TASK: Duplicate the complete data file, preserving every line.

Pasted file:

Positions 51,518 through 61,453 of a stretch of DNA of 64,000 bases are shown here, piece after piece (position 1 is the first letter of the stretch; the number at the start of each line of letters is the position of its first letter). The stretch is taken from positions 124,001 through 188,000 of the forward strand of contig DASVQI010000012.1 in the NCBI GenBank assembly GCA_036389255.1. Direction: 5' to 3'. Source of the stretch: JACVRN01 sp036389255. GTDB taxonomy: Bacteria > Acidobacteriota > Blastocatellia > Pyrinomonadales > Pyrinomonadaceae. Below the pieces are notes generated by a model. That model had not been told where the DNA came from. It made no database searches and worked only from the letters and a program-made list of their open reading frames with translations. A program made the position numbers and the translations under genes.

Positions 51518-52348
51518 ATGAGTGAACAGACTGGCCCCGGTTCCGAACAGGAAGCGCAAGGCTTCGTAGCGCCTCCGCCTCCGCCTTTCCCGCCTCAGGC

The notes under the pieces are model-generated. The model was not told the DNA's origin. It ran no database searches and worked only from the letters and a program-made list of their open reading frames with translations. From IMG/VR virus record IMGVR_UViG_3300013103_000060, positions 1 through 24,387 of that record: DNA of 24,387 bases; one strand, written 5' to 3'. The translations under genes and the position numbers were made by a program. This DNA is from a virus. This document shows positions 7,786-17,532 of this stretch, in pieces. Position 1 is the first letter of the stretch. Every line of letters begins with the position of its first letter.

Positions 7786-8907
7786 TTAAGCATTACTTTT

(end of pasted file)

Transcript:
Positions 51,518 through 61,453 of a stretch of DNA of 64,000 bases are shown here, piece after piece (position 1 is the first letter of the stretch; the number at the start of each line of letters is the position of its first letter). The stretch is taken from positions 124,001 through 188,000 of the forward strand of contig DASVQI010000012.1 in the NCBI GenBank assembly GCA_036389255.1. Direction: 5' to 3'. Source of the stretch: JACVRN01 sp036389255. GTDB taxonomy: Bacteria > Acidobacteriota > Blastocatellia > Pyrinomonadales > Pyrinomonadaceae. Below the pieces are notes generated by a model. That model had not been told where the DNA came from. It made no database searches and worked only from the letters and a program-made list of their open reading frames with translations. A program made the position numbers and the translations under genes.

Positions 51518-52348
51518 ATGAGTGAACAGACTGGCCCCGGTTCCGAACAGGAAGCGCAAGGCTTCGTAGCGCCTCCGCCTCCGCCTTTCCCGCCTCAGGC

The notes under the pieces are model-generated. The model was not told the DNA's origin. It ran no database searches and worked only from the letters and a program-made list of their open reading frames with translations. From IMG/VR virus record IMGVR_UViG_3300013103_000060, positions 1 through 24,387 of that record: DNA of 24,387 bases; one strand, written 5' to 3'. The translations under genes and the position numbers were made by a program. This DNA is from a virus. This document shows positions 7,786-17,532 of this stretch, in pieces. Position 1 is the first letter of the stretch. Every line of letters begins with the position of its first letter.

Positions 7786-8907
7786 TTAAGCATTACTTTT